Benefits Law

Three federal agencies—the IRS, the Department of Labor and the Department of Health and Human Services—hold sway over group health plans. Each agency has issued regulations that will affect your group plan.
Double dips are great for ice cream cones, but not group health benefits.
Five states have enacted laws that require certain employers to set up auto-enrollment IRAs for their employees.
The IRS has released final Affordable Care Act information reporting forms—Forms 1095-C, 1094-C and 1095-B—for 2016 information reporting purposes.
Under proposed regulations, if you induce employees to opt out of your group health plan with additional cash compensation, those payments must be added into employees’ monthly premiums.
Wellness plans collect a lot of health information on employees. Which means that they can run headlong into federal antidiscrimination laws, such as the Americans with Disabilities Act and the Genetic Information Nondiscrimination Act. The Equal Employment Opportunity Commission has issued final regulations on the interaction between wellness plans and these two laws.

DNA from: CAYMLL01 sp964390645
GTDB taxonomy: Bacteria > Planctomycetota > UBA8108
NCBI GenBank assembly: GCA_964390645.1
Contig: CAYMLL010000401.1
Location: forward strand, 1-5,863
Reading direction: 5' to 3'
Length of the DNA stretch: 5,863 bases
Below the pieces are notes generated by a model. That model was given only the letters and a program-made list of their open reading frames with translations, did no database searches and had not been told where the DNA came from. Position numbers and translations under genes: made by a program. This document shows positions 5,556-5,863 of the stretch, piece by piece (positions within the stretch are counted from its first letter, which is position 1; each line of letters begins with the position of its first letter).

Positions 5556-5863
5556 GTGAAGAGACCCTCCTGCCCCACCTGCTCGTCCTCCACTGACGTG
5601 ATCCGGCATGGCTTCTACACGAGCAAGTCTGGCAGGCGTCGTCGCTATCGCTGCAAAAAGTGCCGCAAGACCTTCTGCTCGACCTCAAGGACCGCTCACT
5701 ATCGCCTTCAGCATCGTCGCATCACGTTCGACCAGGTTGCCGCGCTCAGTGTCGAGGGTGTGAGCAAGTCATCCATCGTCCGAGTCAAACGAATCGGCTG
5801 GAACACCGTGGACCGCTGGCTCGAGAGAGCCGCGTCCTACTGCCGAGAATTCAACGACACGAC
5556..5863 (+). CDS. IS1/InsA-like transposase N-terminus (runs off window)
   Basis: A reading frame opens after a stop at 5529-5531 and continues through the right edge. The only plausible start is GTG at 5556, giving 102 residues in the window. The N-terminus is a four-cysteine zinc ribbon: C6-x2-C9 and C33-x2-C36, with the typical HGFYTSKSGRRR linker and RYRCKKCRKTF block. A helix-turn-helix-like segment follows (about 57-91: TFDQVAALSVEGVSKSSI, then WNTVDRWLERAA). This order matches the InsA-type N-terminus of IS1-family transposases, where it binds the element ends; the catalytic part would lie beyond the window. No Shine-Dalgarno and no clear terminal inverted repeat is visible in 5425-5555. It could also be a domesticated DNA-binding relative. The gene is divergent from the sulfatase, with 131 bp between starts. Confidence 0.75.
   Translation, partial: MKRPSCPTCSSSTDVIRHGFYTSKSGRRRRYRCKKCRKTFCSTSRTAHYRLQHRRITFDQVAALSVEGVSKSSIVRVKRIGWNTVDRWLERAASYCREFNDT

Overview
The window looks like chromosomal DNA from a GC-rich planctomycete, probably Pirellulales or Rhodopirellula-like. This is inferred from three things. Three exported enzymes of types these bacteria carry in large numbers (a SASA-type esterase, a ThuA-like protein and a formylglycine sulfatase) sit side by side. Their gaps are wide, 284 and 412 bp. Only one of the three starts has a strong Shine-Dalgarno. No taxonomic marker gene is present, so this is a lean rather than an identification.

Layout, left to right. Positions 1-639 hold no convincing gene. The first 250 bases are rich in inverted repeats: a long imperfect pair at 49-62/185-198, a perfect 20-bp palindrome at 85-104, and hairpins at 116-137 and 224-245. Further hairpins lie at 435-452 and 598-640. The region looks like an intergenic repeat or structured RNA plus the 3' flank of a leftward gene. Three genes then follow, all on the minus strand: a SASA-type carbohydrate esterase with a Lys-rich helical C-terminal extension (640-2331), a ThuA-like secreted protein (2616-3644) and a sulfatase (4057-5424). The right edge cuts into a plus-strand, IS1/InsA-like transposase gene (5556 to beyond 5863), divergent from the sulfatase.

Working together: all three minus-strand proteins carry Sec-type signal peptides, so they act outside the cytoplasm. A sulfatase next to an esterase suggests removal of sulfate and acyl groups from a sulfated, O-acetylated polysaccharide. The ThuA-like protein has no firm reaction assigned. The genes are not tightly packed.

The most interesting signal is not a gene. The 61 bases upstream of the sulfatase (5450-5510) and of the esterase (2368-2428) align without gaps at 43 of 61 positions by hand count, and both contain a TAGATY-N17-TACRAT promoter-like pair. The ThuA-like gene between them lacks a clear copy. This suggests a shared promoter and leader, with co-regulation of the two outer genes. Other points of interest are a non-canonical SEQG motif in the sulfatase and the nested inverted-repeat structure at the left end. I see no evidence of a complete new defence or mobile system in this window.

The IRS has announced the 2017 inflation adjustments for health savings accounts (HSAs) and high-deductible health plans. It’s also released a series of information letters that clarify HSAs.

ACA odds and ends

June 30, 2016

Releases from the IRS, Department of Health and Human Services and the Department of Labor clarify some finer points under the Affordable Care Act.
As if you didn’t have enough to worry about with withholding and reporting taxes, federal appellate courts have recently chimed in on whether and how ERISA, the federal benefits law, applies to severance pay policies.
If you’re a government contractor that pays the higher minimum wage to nonexempt employees who work on federal contracts, proposed regulations would also have you on the hook to provide seven days of paid sick leave to the same nonexempt employees, and to your exempt employees, too.